Picture books are the first touchstone for children’s reading—or were, before the shining allure of digital media began to capture developing eyes and minds. Children have the advantage of a fresh mental slate in modern media, where the conventions of touch screens and interactions are base skills. Watching any child navigate an iPad, Kindle, Nook, or gaming console will provide a view of the rapidly expanding world of interaction and sophistication future generations will master and use for the foundation of their own developments. Why, then, does the print market for children’s publishing continue with gusto in the digital age?
Digital reading has yet to deliver the apocalyptic end of print media as we know it, but instead occupies a new middle ground, since no single product or design has yet to dethrone the tactile joy or nostalgic scent of pulp, ink, and glue. Children’s publishing is not immune to the (supposedly) impending shift to an all-digital future, but the operativity of picture books and shared learning through storytime is an undeniable building block for literacy with far more moving parts than the shift from print to digital. When children and adults gather for an interactive reading of a picture book, the opportunity for co-constructive storytime opens the experience of critical thought, learning validation, and conceptual understanding to the early readers gathered in the circle. According to Reading Picture Books to Children by Megan Dowd Lambert, this is an opportunity for both parties to engage in “extended, cognitively challenging conversation during the reading of a book.” It’s a free-flowing narrative experience that makes space for children to develop ideas about the structure and reasoning behind the narrative and art of books. Numerous digital alternatives and creative solutions to make print storytime obsolete exist, and so far display an incredible breadth of opportunities for reading within the unexplored nebulas of digital design potential. A child can touch an image and see the spelling for a tree or cow, or zoom in to see the inner workings of an anthill, but can they “pat the bunny”? Not yet.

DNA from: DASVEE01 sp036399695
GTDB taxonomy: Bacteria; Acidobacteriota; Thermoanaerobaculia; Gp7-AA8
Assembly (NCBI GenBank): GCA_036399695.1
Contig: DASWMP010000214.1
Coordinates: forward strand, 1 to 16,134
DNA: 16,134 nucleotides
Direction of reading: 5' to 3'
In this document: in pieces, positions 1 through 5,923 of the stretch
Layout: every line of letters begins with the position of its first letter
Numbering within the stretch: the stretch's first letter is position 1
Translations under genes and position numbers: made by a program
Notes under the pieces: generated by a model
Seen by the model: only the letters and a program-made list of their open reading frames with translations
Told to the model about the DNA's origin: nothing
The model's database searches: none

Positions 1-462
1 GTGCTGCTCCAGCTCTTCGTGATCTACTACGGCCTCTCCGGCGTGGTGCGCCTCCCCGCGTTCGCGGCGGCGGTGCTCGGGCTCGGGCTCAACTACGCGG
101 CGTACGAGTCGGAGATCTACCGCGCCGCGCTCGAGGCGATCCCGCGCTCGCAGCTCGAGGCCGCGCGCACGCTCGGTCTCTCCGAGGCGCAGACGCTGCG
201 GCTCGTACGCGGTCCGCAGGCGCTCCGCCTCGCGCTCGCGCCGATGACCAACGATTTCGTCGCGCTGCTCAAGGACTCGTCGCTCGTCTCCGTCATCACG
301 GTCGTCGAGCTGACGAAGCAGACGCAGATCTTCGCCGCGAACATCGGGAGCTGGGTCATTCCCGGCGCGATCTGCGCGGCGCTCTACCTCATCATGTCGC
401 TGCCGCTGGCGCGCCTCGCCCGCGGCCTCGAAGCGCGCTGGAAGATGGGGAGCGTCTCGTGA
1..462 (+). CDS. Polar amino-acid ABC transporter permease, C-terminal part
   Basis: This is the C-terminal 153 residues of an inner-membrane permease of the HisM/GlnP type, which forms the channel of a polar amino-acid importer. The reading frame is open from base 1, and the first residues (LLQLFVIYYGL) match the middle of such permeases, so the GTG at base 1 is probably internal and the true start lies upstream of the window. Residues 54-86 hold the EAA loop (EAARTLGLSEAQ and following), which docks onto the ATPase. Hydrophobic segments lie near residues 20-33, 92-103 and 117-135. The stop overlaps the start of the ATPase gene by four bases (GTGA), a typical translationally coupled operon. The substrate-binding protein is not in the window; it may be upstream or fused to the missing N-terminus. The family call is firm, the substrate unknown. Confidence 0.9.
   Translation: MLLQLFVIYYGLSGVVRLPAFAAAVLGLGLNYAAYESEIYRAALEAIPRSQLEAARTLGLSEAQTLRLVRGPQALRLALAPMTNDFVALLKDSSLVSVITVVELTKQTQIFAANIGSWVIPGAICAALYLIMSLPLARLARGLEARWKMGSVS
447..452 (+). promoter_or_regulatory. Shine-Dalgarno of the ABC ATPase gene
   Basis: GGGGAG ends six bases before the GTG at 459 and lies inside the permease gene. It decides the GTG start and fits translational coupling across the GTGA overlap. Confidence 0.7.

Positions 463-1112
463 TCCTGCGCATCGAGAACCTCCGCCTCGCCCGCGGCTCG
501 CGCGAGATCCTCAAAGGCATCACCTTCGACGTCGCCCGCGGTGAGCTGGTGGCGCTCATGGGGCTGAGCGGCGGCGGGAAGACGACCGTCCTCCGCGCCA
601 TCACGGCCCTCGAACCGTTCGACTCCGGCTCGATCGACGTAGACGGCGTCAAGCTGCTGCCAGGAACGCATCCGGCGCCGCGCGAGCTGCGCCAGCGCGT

“Children are still going to have a bookshelf,” says Susan Katz, president and publisher of HarperCollins Children’s Books, in an article in Publisher’s Weekly. HarperCollins is far from ignoring the elephant in the room, however. As Katz admits, “They’ll have shelves with many other things, too.”
The functional truth lies within the supremacy of an open experience with engaging discussion for kids to make their own connections with authoritative guidance; however glitzy and immersive digital reading experiences like Mrs. Spider’s Tea Party are, the ability for children to gather and learn together has yet to operate as easily and effectively as with the punched-out trim of The Hungry Hungry Caterpillar with the support and questions of a leading reader providing access to further learning. Digital readers expand in many directions and serve as cutting-edge learning resources when experienced solo or in one-on-one sessions, but have yet to deliver anything close to co-constructive storytime.